To make your Acquisition report useful, one required parameter is the utm_source parameter.
When it comes to this parameter, it is important to have a clear definition of what source means, either when working in-house or with clients as a consultant.
The best way to think about the utm_source parameter is to define it as the “brand of traffic” or “platform the traffic is coming from”.
- If you are sending traffic from Facebook either as an ad or organic, the utm_source medium parameter should be tagged “facebook”.
- If you are using Active Campaign as your email provider, then the utm_source parameter is “active campaign” and not email.
- If you share a blog post on Facebook, then the utm_source parameter is tagged “facebook”.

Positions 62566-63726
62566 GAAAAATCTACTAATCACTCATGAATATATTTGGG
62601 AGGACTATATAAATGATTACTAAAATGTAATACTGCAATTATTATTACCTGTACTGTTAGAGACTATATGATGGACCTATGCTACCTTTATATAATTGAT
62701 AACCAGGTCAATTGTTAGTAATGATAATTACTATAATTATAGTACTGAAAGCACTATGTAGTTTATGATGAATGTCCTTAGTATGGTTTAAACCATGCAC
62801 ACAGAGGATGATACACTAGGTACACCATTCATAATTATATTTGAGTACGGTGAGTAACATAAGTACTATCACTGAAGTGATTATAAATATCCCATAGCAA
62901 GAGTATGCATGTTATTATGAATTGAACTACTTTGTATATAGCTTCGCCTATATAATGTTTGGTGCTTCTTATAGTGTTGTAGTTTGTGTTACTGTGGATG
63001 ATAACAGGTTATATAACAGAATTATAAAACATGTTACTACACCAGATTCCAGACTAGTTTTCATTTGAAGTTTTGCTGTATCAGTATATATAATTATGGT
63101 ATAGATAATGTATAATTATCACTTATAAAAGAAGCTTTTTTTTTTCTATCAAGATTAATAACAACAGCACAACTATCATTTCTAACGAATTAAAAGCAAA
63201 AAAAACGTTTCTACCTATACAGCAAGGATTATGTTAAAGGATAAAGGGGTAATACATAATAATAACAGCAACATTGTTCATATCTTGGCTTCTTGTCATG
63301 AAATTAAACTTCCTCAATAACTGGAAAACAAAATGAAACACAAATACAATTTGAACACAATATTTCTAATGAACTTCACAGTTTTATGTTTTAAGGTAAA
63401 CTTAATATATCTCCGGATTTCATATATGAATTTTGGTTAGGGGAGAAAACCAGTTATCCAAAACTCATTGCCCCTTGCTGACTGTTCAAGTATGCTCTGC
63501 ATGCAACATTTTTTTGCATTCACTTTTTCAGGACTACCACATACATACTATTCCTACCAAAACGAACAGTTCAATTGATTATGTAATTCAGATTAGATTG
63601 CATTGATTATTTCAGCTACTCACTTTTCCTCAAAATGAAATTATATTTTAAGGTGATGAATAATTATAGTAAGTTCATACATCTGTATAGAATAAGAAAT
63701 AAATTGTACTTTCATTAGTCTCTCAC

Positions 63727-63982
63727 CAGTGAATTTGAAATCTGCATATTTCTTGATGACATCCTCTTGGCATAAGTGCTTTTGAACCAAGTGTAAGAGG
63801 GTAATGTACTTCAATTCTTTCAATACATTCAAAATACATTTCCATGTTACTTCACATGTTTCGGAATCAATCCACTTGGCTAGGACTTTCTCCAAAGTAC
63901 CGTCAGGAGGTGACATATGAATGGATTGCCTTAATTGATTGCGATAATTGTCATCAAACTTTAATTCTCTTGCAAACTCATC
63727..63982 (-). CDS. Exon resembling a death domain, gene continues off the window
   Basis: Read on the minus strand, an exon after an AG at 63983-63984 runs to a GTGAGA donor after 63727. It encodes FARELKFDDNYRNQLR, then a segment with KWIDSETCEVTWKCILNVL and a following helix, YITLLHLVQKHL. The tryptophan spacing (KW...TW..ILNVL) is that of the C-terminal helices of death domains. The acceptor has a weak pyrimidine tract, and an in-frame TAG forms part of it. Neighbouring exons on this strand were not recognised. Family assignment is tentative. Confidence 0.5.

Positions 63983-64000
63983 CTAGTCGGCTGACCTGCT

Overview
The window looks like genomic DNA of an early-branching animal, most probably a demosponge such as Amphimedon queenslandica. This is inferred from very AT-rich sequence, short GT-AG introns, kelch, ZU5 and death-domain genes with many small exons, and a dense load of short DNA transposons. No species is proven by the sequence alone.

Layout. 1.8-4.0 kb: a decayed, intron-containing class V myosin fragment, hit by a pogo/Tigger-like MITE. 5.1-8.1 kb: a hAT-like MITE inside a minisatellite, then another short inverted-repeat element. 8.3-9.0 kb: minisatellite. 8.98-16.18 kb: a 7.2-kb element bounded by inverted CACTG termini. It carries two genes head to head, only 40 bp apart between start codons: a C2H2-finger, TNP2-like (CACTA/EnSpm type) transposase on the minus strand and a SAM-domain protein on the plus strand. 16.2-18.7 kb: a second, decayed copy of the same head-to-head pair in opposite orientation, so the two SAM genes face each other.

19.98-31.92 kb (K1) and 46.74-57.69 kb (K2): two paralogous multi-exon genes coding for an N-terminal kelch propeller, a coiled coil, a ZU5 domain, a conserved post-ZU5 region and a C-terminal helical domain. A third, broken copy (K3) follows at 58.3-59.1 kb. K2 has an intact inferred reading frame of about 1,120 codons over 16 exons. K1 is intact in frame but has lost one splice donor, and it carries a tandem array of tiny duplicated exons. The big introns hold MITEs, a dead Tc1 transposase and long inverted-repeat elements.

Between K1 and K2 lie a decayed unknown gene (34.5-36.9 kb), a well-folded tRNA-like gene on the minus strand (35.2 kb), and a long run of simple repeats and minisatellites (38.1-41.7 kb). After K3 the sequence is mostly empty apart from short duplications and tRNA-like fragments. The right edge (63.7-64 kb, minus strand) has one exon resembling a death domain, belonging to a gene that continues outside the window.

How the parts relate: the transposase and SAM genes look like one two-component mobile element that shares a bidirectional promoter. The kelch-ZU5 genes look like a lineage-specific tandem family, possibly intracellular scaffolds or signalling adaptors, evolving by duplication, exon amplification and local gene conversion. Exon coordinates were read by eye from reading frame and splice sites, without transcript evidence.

- If it is a paid campaign or ad on Facebook, the utm_source parameter is tagged “facebook”.
The best way to know if there is an issue with your source tagging is to go into your analytics and check your traffic sources.
One problematic area in the source report is the direct traffic source report. Direct as a traffic source is supposed to indicate people that found your website by typing it directly on Google or through a bookmark.
Often this is not the case. Google attribute traffic as direct when it can not 100% attribute the traffic to a particular source.
This is why it is essential to look at your direct source traffic and check if the URLs showing up are your website homepage URLs. If you notice URLs that are not your homepage, you may have some utm_source tagging issues that need more investigation.
Check out the next video in the series to learn more about the utm_medium parameter.
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